States, cities, and stores have changed their tune over the past few months, lifting plastic bag bans and restricting the use of reusable bags. Even California, the pacesetter of the anti-plastic movement, has suspended its 4-year-old ban after certain studies have suggested that reusable bags, when not cleaned properly, can become veritable Petri dishes for bacteria and the like. In order to better protect their workers and customers, retail, grocery, and plastic industry advocates have rallied for plastics to be reinstated at least for the time being.
Click below to hear the full interview -
In the interview, Keller points to environmentalists and other ban advocates who’ve called studies linking reusable bags to increased disease spread dubious. They note that reusable bags are not necessarily any more or less contaminated than other surfaces at stores. Keller also argues that the Centers for Disease Control and Prevention (CDC), Occupational Safety and Health Administration (OSHA), and the World Health Organization (WHO) have all given guidance supporting the notion that reusable bags don’t pose a health threat.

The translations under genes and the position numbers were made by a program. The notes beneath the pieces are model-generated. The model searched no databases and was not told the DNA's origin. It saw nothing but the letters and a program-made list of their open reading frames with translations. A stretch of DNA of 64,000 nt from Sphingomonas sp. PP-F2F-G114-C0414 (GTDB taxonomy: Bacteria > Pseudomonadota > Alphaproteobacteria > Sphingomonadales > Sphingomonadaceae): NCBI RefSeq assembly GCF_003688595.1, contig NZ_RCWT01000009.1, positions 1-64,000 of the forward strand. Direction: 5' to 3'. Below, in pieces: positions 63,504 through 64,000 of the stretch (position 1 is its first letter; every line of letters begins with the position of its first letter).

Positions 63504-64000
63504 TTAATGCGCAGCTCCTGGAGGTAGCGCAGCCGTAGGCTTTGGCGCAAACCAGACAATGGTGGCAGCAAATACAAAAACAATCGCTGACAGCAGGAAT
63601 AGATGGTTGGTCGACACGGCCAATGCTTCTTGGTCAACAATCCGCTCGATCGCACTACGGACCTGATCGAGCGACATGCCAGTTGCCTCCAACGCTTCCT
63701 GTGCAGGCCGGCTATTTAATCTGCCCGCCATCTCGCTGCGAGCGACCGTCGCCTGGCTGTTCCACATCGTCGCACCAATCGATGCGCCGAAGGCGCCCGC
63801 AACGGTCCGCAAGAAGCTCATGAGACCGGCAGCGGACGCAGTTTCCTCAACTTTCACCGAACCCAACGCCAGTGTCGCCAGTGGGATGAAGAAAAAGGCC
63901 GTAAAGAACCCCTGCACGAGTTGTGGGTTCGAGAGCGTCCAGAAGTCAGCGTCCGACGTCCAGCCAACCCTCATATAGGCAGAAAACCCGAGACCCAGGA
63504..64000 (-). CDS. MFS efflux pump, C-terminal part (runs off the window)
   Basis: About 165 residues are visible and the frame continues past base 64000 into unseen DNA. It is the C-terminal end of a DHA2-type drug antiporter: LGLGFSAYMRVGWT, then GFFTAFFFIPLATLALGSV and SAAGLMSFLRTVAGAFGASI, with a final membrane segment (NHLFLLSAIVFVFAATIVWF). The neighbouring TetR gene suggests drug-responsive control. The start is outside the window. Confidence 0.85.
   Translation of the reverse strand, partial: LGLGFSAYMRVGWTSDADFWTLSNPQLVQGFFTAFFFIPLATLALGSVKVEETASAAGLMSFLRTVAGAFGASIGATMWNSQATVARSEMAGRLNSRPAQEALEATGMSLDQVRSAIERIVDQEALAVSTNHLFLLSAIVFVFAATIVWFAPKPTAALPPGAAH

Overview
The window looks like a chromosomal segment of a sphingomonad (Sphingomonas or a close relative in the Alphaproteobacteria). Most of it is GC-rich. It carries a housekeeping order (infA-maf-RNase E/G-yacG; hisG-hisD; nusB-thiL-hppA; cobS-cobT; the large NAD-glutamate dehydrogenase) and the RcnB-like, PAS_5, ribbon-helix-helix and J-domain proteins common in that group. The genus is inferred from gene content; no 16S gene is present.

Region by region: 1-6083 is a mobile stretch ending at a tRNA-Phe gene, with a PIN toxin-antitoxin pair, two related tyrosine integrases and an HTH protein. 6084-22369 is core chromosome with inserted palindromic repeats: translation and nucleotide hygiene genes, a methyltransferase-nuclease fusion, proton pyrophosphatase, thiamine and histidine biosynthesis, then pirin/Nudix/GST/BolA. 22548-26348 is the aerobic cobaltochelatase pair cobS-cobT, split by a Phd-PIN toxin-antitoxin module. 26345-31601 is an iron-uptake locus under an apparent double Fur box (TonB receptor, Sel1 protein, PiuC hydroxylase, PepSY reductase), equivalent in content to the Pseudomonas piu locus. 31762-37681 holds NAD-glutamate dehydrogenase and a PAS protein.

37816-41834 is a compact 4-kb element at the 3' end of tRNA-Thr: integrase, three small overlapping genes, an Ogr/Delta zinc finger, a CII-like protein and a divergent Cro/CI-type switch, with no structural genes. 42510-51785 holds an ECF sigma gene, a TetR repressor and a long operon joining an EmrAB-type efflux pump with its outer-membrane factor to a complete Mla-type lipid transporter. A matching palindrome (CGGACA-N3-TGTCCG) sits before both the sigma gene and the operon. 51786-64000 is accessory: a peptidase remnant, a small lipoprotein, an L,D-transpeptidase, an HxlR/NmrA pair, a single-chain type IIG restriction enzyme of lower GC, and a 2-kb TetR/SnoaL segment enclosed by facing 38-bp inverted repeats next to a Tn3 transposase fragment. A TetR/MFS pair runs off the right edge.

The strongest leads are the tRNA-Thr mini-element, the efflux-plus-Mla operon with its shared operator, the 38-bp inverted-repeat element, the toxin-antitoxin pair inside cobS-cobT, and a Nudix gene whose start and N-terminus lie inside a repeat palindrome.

In a letter to San Francisco Bay Area health officers, Keller and a coalition of business owners, nonprofits, academics, and concerned citizens urged for the current reusable bag restrictions to not become permanent. In this podcast, Keller goes over the letter and calls out the contradictions in allowing plastics to be used during the pandemic.
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